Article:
In the grim darkness of the far future, there is always Hope.
Dave here again. A few people over on Instagram and Twitter have been asking about the fiction and gaming purpose of my last few pieces. I thought I’d write up a little intro to my world-building attempt.
Hope is a planet hidden from the larger galaxy. Its original inhabitants were human, colonists from the early days of human expansion. Over thousands of years, they developed, warred, regressed, and eventually settled into an agrarian society.
Three thousand years ago, two badly damaged vessels emerged from the warp above the planet and plunged through the atmosphere, crashing on opposite hemispheres. The first ship’s reactor drive detonated catastrophically, igniting its weapons payload. The resulting firestorm plunged the planet into a nuclear winter that lasted a hundred years.
The second ship came apart in the atmosphere. It’s occupants survived the crash, only to be confronted by a world on fire.
Over the next thousand years, the planet began to recover. Technology and alien biology from the ship crash integrated into recovering ecosystems and culture. The result was a mish-mash of human, xenos and machine; mankind, technology and nature creating amazing and bizarre new forms. Pockets of human civilization have grown up, some small, some great; from shanty-towns and small outposts to mighty city-states and airborne metropolises. Religions and cultures are many and varied. Strange creatures, machine and flesh, dominate the wilderness, shaped into oddly familiar forms by unknown forces.
There is no way to leave the planet. Over the years there have been attempts; some bright individual builds a ship, and takes off into the void. Every single attempt has met with destruction. As soon as any object leaves the atmosphere, it is destroyed in a blaze of fire. Likewise Astropathic communication simply does not work; human psykers for the most part are only thinly connected to the warp, their powers diminished. The same does not seem to be true for the myriad creatures of the planet. Magic and nature are connected on a deep level on Hope.
So Hope is cut off from the rest of the galaxy. It’s a natural wilderness much like the Pacific Northwest of our Earth; great forests, lakes and mountain ranges cover much of its surface. One great ocean covers fully half the surface of the world. And scattered across land and sea, humanity survives. Unaware of the existence of the Imperium, Xenos races or the Chaos Gods, the great Recovery rolls on.
Hope is a project that has really taken on a life of its own. Over the past couple of years of hobby, I’ve begun to think of all the disparate bits of work I’ve done as part of a shared narrative. They definitely didn’t start out that way! It was around the time that the Dark Millenium boxset dropped that I began to invent the idea of a planet cut off from the rest of the Imperium where I could explore some ideas that didn’t have to fit into the larger “grimdark” narrative of the 40K universe. Relentless bleakness has it’s charms, but I sense in some of the new narrative around Guilleman that there could exist a sense of optimism in 40K and felt inspired to pursue that; though I have no doubt that Guilleman’s idealism is only there in order to be crushed in a later story arc. Plus I’ve mentioned before that my daughter is a big influence on me and she’s now at an age where she’s making up her own stories about ‘dad’s little guys’ that are completely out of left field, and fire my imagination to no end. Her inventiveness and directness in storytelling is how Hope got named.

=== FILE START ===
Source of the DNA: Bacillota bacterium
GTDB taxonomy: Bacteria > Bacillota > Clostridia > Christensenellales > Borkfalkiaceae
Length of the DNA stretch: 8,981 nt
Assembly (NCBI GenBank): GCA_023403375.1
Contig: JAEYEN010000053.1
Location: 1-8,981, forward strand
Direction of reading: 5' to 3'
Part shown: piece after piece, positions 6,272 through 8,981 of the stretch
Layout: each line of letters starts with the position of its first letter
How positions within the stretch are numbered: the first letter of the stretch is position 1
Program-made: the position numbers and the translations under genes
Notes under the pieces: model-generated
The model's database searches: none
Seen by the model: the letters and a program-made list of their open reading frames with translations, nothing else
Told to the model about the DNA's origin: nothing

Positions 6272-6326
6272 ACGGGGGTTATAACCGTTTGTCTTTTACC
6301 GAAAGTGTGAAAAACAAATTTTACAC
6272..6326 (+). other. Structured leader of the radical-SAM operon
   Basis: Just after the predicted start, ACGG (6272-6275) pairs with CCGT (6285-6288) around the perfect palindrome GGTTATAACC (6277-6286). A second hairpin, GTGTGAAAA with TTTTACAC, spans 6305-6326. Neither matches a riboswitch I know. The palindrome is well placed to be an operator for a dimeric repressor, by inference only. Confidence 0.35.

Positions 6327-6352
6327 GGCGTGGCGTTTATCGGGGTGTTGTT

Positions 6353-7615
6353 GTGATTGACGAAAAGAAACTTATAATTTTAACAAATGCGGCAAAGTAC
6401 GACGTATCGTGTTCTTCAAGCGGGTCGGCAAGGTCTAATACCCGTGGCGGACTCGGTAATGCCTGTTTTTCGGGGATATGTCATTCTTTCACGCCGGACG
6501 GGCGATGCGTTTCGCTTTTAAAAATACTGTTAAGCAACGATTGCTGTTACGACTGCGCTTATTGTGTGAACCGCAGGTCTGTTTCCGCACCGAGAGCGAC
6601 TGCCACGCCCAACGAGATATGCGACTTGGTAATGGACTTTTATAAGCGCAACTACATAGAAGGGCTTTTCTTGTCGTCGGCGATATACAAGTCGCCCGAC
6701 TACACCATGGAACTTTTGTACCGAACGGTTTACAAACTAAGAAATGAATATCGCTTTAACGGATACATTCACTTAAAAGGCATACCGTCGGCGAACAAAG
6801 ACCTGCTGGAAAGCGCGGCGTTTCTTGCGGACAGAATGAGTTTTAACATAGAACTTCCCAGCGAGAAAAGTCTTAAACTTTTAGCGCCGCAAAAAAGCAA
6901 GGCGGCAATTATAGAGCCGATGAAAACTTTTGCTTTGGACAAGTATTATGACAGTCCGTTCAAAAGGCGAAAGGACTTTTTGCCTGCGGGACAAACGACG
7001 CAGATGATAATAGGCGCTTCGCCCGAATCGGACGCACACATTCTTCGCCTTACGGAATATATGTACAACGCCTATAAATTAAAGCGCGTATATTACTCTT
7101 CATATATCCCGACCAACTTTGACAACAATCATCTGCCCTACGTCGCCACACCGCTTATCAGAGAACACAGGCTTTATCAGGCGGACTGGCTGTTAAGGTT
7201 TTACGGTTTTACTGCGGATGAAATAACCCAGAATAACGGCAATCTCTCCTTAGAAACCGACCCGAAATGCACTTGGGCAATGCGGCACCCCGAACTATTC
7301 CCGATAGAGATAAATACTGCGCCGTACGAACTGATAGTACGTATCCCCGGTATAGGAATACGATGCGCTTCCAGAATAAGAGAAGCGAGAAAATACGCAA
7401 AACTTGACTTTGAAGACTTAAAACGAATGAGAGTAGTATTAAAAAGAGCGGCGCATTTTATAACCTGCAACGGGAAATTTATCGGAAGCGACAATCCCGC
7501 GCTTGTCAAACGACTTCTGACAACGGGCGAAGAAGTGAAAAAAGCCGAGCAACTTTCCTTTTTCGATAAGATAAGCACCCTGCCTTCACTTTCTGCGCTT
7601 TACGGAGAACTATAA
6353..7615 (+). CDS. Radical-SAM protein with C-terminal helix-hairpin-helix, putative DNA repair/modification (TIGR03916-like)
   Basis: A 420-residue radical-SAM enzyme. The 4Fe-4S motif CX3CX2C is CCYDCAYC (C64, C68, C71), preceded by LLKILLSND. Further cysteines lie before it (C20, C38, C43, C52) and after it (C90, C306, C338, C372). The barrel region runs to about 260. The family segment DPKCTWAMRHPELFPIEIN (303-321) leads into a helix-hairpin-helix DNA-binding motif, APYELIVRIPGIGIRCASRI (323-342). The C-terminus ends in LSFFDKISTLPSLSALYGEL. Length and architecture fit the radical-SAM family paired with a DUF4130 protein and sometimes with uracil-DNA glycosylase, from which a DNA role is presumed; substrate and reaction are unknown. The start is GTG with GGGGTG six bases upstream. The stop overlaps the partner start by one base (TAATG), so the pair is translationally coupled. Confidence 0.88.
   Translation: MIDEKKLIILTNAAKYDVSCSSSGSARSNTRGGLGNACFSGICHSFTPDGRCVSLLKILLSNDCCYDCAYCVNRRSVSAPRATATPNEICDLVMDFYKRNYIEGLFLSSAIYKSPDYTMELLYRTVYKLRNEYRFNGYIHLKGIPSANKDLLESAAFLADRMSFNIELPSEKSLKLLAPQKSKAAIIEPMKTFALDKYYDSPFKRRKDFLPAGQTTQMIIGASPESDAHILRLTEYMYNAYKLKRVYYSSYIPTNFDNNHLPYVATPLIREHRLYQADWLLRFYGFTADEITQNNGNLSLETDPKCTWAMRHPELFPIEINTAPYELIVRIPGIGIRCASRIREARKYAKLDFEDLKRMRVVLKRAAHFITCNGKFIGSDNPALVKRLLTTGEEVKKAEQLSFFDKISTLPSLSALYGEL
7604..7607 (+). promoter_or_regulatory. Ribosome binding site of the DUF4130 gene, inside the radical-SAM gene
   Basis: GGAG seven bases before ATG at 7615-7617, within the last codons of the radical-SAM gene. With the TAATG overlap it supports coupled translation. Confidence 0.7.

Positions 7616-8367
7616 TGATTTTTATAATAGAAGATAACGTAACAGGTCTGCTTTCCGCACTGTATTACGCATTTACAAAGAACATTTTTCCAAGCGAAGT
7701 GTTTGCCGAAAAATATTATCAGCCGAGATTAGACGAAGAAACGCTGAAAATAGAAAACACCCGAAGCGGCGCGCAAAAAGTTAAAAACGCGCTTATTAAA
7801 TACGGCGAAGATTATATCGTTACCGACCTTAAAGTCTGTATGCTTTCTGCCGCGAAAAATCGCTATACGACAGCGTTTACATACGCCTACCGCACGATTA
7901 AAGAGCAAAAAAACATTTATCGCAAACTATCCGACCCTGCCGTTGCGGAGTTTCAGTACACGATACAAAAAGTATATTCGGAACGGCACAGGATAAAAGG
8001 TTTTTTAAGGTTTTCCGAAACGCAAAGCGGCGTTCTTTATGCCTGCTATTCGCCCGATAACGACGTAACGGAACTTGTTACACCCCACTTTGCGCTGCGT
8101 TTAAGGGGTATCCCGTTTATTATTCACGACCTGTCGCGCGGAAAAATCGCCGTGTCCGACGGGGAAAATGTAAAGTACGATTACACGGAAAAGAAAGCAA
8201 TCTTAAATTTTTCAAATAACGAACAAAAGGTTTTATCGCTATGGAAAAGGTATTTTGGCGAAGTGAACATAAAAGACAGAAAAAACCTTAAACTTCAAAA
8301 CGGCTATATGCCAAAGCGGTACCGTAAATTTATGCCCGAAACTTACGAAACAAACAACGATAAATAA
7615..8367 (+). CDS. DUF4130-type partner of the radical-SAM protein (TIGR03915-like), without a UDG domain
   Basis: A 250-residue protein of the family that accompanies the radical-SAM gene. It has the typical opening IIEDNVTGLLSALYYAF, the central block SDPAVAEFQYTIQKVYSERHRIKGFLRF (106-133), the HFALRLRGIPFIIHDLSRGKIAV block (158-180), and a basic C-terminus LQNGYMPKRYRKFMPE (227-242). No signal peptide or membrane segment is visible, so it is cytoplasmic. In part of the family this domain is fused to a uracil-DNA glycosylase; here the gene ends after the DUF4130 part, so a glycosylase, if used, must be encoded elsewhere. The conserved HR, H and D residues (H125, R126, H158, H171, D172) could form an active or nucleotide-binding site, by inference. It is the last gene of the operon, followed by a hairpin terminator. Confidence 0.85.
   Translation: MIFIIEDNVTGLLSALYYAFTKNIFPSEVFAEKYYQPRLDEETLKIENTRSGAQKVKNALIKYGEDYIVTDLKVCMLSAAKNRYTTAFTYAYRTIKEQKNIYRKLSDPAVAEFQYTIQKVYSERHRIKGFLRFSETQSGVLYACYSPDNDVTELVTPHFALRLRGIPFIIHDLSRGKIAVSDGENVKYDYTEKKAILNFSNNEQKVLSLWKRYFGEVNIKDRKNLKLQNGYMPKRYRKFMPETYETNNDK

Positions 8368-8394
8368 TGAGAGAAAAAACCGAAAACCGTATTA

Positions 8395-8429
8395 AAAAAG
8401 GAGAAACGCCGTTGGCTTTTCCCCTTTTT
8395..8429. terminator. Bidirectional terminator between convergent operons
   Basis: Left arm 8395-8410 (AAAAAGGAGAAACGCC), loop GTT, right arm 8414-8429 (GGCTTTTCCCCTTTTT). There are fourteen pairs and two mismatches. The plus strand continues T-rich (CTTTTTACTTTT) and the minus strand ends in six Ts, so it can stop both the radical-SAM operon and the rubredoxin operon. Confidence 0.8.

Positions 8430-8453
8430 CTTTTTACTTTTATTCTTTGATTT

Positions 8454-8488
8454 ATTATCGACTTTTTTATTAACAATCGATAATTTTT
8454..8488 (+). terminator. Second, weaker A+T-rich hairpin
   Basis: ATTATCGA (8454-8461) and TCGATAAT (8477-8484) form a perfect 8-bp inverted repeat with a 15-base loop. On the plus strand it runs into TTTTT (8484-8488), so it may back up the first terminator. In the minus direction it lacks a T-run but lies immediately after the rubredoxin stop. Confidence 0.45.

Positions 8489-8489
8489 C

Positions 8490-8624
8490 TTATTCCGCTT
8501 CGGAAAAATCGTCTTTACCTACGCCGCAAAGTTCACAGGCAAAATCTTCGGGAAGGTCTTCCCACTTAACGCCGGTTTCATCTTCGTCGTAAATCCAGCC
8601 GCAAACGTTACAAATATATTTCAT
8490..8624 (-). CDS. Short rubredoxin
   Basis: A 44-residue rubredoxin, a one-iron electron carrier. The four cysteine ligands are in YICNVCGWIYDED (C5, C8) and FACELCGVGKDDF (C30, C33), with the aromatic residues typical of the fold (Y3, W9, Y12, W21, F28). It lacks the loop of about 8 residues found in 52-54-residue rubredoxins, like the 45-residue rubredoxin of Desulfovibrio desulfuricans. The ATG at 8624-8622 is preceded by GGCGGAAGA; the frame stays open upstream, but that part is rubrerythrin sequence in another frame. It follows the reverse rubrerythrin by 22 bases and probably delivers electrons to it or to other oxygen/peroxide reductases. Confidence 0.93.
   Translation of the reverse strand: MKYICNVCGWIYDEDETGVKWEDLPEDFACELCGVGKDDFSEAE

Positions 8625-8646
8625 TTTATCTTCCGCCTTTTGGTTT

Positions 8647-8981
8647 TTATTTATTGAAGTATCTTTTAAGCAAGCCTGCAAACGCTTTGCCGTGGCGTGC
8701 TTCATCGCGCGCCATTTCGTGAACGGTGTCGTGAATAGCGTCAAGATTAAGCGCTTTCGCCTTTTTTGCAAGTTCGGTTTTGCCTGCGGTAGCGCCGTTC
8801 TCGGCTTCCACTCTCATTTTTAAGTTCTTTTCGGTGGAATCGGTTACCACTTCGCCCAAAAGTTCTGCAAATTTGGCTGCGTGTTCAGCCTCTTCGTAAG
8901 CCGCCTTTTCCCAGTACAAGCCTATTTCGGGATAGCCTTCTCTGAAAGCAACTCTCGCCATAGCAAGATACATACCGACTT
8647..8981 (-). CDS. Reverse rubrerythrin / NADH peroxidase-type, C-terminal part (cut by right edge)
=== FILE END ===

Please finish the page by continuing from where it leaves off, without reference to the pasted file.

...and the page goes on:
The tone of the project is different from 40K. It’s still pulpy, but Hope has a much more “80s kids adventure movie” vibe, with a healthy dose of the weird mixed in. I didn’t want to take the universe quite so seriously and honestly, I get to play with the pieces, and not worry about any of the existing lore. I can ignore the galactic-scale conflict, and pretty much anything else I need to. I keep it connected to the existing universe so I can work in some obscure references and acknowledge the debt my work has to the incredible creative legacy of GW.
If I had to summarize the primary influences they’d be roughly these:
- Goonies/Indiana Jones/80s adventure movies
- TV shows like Adventure Time/Gravity Falls/X-Files/Twin Peaks/Eureka/Eerie, Indiana
- The landscape of the Pacific Northwest, for it’s beauty, wildness and ability to hide all manner of strangeness in its forests and small towns.
- Cryptids and folk/urban legends (mothman, sasquatch, black-eyed children, etc)
- Fallout 4 for mood, sense of humor and vision of humans surviving a hostile world in a myriad of ways.
- Old school Rogue Trader purely for it’s weirdness!
I should mention that I have no gameplay ambitions for the work at the moment. I just don’t have time to play, and I’ve mentioned many times before that the gaming side of the hobby just doesn’t really interest me all that much. So nothing’s going to be a ‘counts as’ by design. I still like basing the pieces on GW standard bases, but that’s more of a stylistic choice than anything. I just like the way they look.
I have a ton more writing done already, a load of ideas for characters, organizations, monsters, and places. I have the seeds of a story I’d like to tell, about an explorer called Sura Mead, her sentient flying boat and their adventures across Hope. From the skyborne heliopolis of the Sunrise Collective through Hollowland to the Farwood, meeting with the Divers in the Martenne Lakes and racing witchbirds to the soundtrack of Radio New Xerxes, I’m excited to develop this weird little idea and see where it leads.